CRESTVIEW — The Air Force and Army’s Northwest Florida presence has been an economic generator for Crestview and surrounding communities.


CRESTVIEW — The Air Force and Army’s Northwest Florida presence has been an economic generator for Crestview and surrounding communities.



The University of West Florida’s Haas Center for Business Research and Economic Development estimates the average earnings per military-related job are $87,300; annual military economic impact to Okaloosa County is $5.2 billion with more than 58,800 local jobs.



In Northwest Florida, military workers generate more than $4 billion in annual sales activity and consume $3.3 billion in goods. Defense annually brings capital investment of $495 million, according to a 2012 report from the Association of Defense Communities.



The influx of an estimated 6,000 7th Special Forces Group (Airborne) troops and airmen of the Eglin 33rd Fighter Wing, support staff and family members helped shield Crestview and its housing market from the recent recession.



Armament development



Armament development, including creating the 2002 Massive Ordnance Air Burst bomb, commonly known as the "mother of all bombs,” remains an integral part of Eglin Air Force Base's mission.



Eglin test support personnel, mostly civilian employees, run and analyze weapons trials by the U.S. Air Force and allied nations. Foreign allies routinely rotate in and out of Eglin for training on the F-35 fighter jet.



Nearly half the Department of Defense's spending in the state occurs in Northwest Florida, according to the Okaloosa County Economic Development Council.



Even with possible civilian employee furloughs — which the Department of Defense said won’t be as severe as anticipated — the average military salary is nearly double the state average, the EDC said.



Military and municipal partnership



With the Eglin reservation comprising nearly half the county, and the base's Military Influence Planning Area taking up nearly two-thirds of the remaining half, community leaders mindful of the military's economic contribution are careful to not infringe on its missions.



Crestview has joined eight regional municipalities, Okaloosa, Santa Rosa and Walton counties, and Eglin Air Force Base in the Military Sustainability Partnership, which plans strategies to enhance and support the military's Northwest Florida mission.



The Crestview City Council last month sent the state a revised comprehensive plan that, if approved, would adopt recommendations from the base's Small Area Studies report completed last fall. These include mitigating light pollution that can distract pilots' night vision, and implementing structure height restrictions within approaches to Duke Field. Limiting residential development potentially close to aircraft noise in flight corridors also is a factor.



The sound of freedom



Visitors to Crestview sometimes flinch when a C-130 Hercules lumbers overhead on final approach to Duke Field — sometimes so low that folks on the ground can wave to pilots.



Just as the roar of Eglin's F-35 fighters often surprise south county visitors, but not people who live there, north county residents are used to the four-engine turbo-prop planes.



It's just the "sound of freedom," they say. And for many, it's also the sound of the region's economic engine.



HISTORY LESSON: MILITARY IN NORTHWEST FLORIDA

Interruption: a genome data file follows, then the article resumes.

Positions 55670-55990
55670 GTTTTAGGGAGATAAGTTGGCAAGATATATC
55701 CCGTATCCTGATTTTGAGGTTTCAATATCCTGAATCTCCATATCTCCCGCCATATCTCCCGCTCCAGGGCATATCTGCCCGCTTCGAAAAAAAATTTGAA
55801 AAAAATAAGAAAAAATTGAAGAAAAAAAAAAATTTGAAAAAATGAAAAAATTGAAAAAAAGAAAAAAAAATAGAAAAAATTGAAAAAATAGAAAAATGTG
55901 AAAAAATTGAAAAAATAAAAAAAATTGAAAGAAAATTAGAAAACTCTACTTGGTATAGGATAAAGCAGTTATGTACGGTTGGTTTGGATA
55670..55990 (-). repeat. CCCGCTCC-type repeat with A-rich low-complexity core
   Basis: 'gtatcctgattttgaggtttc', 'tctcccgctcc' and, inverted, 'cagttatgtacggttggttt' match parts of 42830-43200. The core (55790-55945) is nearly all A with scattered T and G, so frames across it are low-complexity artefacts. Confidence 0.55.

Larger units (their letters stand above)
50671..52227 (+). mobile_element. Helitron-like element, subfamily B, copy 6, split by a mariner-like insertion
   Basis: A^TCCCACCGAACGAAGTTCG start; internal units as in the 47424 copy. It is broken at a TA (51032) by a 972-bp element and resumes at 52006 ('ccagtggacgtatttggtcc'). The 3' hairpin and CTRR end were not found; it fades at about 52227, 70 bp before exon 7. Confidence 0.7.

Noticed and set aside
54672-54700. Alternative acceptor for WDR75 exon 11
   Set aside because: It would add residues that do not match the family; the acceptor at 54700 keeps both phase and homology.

The north county's eight-decade involvement with the military dates back to the 1930s and a Depression-era project that employed local workers to service Pensacola Naval Air Station planes landing in Crestview.



The aircraft, stationed at Crestview's old American Legion Field, joined planes from Maxwell Field Station in Montgomery in area exercises. The Maxwell planes eventually landed at a Valparaiso airfield, according to "Crestview: The Forkland,” by Betty Curenton and Claudia Patten.



The $2,000 allocated to improve and develop the Valparaiso field and build hangars for the Maxwell planes marked the origin of Eglin Field, a U.S. Army Air Corps training post.



World War II’s beginning in Europe accelerated Eglin’s importance and strengthened its relationship with the county seat. More than $1.25 million was spent, prior to America's entry in the war, to enhance Eglin's mission as an aerial gunnery school, the book states.



War expands Eglin's role



In post-Pearl Harbor days, the Doolittle Raiders rehearsed at Eglin Field for the first U.S. attack on the Japanese homeland. Their mission buoyed the nation’s spirits and fostered regional pride in the local base's role.



By then, Eglin armament experts were in the formative years of the base's mission, testing America's armaments. Among early experiments in guided missile technology, they reverse-engineered a captured German V1 flying bomb and enhanced it with Yankee expertise. One of those early weapons hangs from the Air Force Armament Museum’s ceiling at Eglin Air Force Base.



Economic impact begins



Recognizing the field's personnel would have local impact, a downtown Crestview building boom began, as "five new brick business houses" were constructed downtown before war came to America, according to the book.



When Eglin soldiers and airmen received weekend leave, their sights frequently turned north to Crestview. Main Street watering holes, eateries and movie houses swarmed with young men in khaki every weekend. Those who celebrated too much became well acquainted with the Hilton Hotel, present-day Desi's Restaurant, which rented cheap dormitory accommodations to soldiers who missed the last bus back to Eglin Field.



A local USO formed at the Crestview Woman's Club House in 1942; meanwhile, enlisted men could dance into the evening with locals at the Community Recreation Center. Area residents' donations funded the center.



Contact News Bulletin Staff Writer Brian Hughes at 850-682-6524 or brianh@crestviewbulletin.com. Follow him on Twitter @cnbBrian.